2. 1964, Life with Picasso by Françoise Gilot and Carlton Lake, Part I, Quote Page 50, McGraw-Hill Book Company, New York. (Verified with scans)

So What? I Paint Fakes, Too

Pablo Picasso? Leonard Lyons? Daniel-Henry Kahnweiler? Arthur Koestler? Marshall McLuhan? Apocryphal?

Dear Quote Investigator: The most fascinating anecdote about authenticity that I have ever heard features Pablo Picasso repudiating a painting that he apparently created. Are you familiar with this tale? Would you please explore its provenance?

Quote Investigator: The earliest occurrence of this anecdote located by QI appeared in the popular syndicated column of Leonard Lyons in 1957. Emphasis added to excerpts by QI: 1

One of Picasso’s friends asked him to look at a picture he’d bought: “Is this a genuine Picasso?” The painter examined it and said, “No, it’s a fake.” The friend was crestfallen, then said: “Oh, well, I have this other one — a genuine Picasso.” The artist looked at the second picture and said: “That’s a fake, too” . . .”But that’s impossible,” said the friend, bewildered. “I saw you paint it myself”. . .“So what?” Picasso shrugged. “I paint fakes, too.”

Lyons did not identify the confused individual in this article, but ten years later in 1967 Lyons revisited the topic and pointed to Picasso’s art dealer Daniel-Henry Kahnweiler as the owner of the disavowed painting.

Below are additional selected citations in chronological order.

Continue reading So What? I Paint Fakes, Too

Notes:

  1. 1957 February 22, The Philadelphia Inquirer, Picasso Can ‘Paint Fakes, Too’ by Leonard Lyons, Quote Page 27, Column 1 and 2, Philadelphia, Pennsylvania. (Newspapers_com)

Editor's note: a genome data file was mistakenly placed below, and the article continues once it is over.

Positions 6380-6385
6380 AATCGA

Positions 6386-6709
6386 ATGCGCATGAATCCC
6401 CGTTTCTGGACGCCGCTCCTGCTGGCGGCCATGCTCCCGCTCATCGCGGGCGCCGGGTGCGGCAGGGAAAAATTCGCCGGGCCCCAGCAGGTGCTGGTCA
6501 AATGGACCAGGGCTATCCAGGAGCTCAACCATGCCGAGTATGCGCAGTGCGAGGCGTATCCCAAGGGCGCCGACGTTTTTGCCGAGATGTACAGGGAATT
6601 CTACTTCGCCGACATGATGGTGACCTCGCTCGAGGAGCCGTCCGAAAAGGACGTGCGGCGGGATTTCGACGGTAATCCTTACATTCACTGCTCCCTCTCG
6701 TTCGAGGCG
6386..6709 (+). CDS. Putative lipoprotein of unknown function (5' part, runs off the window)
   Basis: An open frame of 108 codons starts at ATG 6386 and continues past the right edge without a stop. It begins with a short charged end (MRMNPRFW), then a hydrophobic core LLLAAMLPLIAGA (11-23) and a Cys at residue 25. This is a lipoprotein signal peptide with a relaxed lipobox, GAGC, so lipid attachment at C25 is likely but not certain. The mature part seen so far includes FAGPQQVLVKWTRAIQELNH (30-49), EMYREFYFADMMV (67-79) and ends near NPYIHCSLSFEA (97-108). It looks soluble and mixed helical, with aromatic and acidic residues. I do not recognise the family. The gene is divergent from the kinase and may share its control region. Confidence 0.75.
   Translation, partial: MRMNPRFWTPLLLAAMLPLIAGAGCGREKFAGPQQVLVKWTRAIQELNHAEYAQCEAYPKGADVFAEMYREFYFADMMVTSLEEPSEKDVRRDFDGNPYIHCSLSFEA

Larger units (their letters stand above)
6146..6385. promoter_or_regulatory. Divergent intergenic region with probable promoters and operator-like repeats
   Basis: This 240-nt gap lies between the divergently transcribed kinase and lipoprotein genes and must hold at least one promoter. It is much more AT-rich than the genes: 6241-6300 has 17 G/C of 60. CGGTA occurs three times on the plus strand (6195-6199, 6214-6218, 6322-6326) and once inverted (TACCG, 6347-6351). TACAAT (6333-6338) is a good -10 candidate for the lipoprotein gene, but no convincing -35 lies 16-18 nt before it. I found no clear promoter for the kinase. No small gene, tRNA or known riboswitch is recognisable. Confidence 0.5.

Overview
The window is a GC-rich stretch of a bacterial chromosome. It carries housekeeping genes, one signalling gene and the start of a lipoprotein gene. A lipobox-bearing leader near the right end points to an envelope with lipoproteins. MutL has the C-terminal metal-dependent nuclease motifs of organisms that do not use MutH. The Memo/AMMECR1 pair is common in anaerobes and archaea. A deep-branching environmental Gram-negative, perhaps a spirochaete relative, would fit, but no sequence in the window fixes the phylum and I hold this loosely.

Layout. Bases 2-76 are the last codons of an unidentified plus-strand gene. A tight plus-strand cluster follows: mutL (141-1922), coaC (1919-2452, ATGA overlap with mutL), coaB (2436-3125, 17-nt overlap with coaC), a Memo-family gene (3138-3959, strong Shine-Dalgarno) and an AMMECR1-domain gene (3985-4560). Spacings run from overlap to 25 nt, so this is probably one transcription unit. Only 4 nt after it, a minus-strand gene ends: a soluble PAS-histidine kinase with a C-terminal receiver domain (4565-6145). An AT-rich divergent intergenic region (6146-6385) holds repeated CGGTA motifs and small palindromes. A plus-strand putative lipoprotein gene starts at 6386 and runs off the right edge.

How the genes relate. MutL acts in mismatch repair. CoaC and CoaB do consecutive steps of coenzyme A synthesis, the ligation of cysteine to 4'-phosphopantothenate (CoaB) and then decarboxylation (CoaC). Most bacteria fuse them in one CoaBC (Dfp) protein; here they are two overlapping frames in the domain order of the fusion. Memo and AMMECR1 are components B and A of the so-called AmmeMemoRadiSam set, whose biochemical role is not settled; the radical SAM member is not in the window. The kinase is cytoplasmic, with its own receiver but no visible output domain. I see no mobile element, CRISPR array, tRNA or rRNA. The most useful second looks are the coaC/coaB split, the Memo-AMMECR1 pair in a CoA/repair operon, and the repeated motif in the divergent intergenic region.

“But You Did That in Thirty Seconds.” “No, It Has Taken Me Forty Years To Do That.”

Pablo Picasso? Mark H. McCormack? James McNeill Whistler? Apocryphal?

Dear Quote Investigator: A rapidly created artwork may still be quite valuable. An anecdote illustrating this point features Pablo Picasso and a pestering art lover. Would you please explore whether this tale is authentic or apocryphal?

Quote Investigator: The earliest instance of the Pablo Picasso vignette located by QI appeared in the 1984 book “What They Don’t Teach You at Harvard Business School” by Mark H. McCormack who was the powerful chairman of a talent management company. Emphasis added to excerpts by QI: 1

It always reminds me of the story about the woman who approached Picasso in a restaurant, asked him to scribble something on a napkin, and said she would be happy to pay whatever he felt it was worth. Picasso complied and then said, “That will be $10,000.”

“But you did that in thirty seconds,” the astonished woman replied.

“No,” Picasso said. “It has taken me forty years to do that.”